When Nissan debuted the 2013 Pathfinder concept at the Detroit auto show earlier this year, it was clear that little would change in the transition to production. Photos released last week confirmed that the shape stays largely the same, and now the veil has been mostly dropped from the seven-passenger Pathfinder’s spec sheet and interior.
The 2013 Pathfinder represents the second time the nameplate has been glued to a unibody vehicle; the second-generation SUV, phased out in 2003, was the first. Ditching the heavy—but robust—frame and using a liberal amount of high-strength steel has cut weight by 500 pounds compared to the previous model, which we liked well enough upon its introduction to award it the silver medal in a six-ute shootout. It was clearly in need of replacement, however, by the time it finished third out of four in a 2010 comparo.
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At the 2012 Detroit Auto Display, the 2013 Nissan Pathfinder made its notion debut. Even so, at the time Nissan targeted considerably its focus on the exterior redesign of the Pathfinder. Today, Nissan is showing us far more of the interior along with some significant particulars on what we can anticipate when the new model goes on sale.
Test out our authentic post on the Nissan Pathfinder Notion.
“As Nissan has expanded its assortment of adventure-prepared SUVs to include Armada, Xterra, Murano, Rogue and JUKE, Pathfinder maintains its extremely important place in the heart of the lineup and the market place – as a proper-dimension, three-row/7-passenger SUV with the seating and cargo capacity that developing households want,” explained Al Castignetti, vice president and general manager, Nissan Division, Nissan North America, Inc. “As families invest more time in their SUVs every day as effectively as on weekends, the subsequent-gen Pathfinder is stepping up with enhanced comfort, innovative engineering, elevated fuel effectiveness, and most importantly, more flexibility for the family members.”
The unibody platform of the new Nissan Pathfinder delivers much more advantages such as a flat floor for much more interior volume.
Some of the things we can count on from the 2013 Nissan Pathfinder’s interior:
BY STUART FOWLE, PHOTOGRAPHY BY KGP PHOTOGRAPHY AND THE MANUFACTURER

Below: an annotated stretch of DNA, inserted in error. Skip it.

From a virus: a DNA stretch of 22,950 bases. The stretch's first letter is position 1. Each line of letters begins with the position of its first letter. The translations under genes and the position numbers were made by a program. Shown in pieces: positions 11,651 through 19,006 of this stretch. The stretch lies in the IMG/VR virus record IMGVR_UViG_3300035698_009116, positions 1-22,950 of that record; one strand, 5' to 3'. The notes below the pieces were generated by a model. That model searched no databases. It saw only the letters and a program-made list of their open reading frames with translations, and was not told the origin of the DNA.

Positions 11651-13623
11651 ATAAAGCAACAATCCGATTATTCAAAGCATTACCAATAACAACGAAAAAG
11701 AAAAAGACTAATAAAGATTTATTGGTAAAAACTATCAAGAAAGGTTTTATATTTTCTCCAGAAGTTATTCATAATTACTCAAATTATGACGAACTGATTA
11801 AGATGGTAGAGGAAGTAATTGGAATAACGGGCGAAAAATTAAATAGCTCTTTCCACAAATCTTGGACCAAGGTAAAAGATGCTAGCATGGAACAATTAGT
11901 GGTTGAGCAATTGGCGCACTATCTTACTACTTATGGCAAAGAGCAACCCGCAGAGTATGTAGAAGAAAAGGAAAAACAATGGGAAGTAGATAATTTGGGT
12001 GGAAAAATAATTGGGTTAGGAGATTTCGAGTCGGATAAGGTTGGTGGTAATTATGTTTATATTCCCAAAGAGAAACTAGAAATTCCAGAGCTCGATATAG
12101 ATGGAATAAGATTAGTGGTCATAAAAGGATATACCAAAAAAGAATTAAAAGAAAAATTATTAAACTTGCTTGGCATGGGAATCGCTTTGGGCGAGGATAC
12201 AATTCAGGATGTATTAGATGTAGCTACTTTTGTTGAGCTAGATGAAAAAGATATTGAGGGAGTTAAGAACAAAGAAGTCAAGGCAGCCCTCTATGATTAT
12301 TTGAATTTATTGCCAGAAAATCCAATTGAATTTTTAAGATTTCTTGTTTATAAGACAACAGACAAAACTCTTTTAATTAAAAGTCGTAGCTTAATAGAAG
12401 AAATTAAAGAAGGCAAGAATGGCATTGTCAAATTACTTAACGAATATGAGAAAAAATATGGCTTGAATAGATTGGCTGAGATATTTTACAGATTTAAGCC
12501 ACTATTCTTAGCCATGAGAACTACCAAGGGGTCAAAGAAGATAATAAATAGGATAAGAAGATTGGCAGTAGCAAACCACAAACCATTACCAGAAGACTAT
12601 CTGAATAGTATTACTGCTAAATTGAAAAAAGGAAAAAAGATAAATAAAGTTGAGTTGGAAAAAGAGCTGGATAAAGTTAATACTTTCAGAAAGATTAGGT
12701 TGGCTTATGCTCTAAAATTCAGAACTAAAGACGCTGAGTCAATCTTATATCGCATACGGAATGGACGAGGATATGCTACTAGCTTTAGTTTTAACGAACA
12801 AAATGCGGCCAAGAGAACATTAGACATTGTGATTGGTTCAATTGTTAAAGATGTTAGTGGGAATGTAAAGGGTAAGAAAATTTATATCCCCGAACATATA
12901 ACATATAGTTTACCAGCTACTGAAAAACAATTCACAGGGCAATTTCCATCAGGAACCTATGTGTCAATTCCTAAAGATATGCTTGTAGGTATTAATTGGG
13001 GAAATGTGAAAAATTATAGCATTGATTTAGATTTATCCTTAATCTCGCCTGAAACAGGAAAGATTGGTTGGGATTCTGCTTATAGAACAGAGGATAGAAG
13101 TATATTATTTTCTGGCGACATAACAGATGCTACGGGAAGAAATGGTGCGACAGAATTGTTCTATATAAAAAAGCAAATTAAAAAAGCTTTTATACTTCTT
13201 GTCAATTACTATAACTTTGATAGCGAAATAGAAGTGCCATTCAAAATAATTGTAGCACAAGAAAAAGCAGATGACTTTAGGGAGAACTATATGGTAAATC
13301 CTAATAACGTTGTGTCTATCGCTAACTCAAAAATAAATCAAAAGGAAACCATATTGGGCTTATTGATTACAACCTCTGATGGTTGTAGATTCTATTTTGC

The Chevrolet Colorado has stirred up more buzz than any mid-size pickup has in a very long time—a little surprising, since it hasn’t officially been confirmed for sale in the United States. Is it just another case of us wanting what we can’t have? Perhaps, and Chevrolet seems to want it that way. While some quotes from the division the past few months indicate the global Colorado will indeed be built and sold in America within the next two years, the company’s communications staff continues to give us the cold shoulder when asked for outright confirmation.
Interest has again spiked, because, as you can see in these spy photos, there’s going to be an SUV version. As you’ll remember, Chevrolet stopped producing truck-based mid-size SUVs here with the death of the TrailBlazer; the unibody Equinox and Traverse now represent the bowtie in their respective classes. There is recent precedent for a small-pickup-based GM SUV, however, in the form of the Hummer H3, which used the current Colorado as its base. If the new pickup is in fact headed here (and we think it should be), Chevrolet just might see a market for truck-based sport-utes as well. Nissan serves as an example of car- and truck-based utes living in harmony, with the Murano, the Pathfinder, and the Xterra being sold side-by-side for some time now.
Both the Colorado pickup and SUV are still heavily camouflaged in these spy photos, but imagining how they’ll look isn’t hard. The open-bed version should look nearly identical to the concept shown back in March. Now, remember back to when the Chevy S-10 and the Blazer were both on sale and it’s easy to picture the SUV, even if that tall, boxy camo is throwing off the proportions. If or when Chevrolet launches it here, we expect it’ll be spun as an active-lifestyle alternative to the city dweller’s Equinox.
As far as engine choices go, it’s easiest to imagine a U.S.-spec Colorado getting the corporate 3.6-liter V-6 because, well, every mid-size anything under the GM umbrella makes use of that engine. The Equinox’s naturally aspirated 2.4-liter inline-four is another option, although we’d love to see both a turbo four and a small turbo-diesel (as was installed in a second Colorado truck concept) used to make smaller pickup trucks and any resulting SUVs relevant again. Hopefully, more details will come soon, but we have plenty of time to continue speculating—don’t expect either of these vehicles to show up before 2013.
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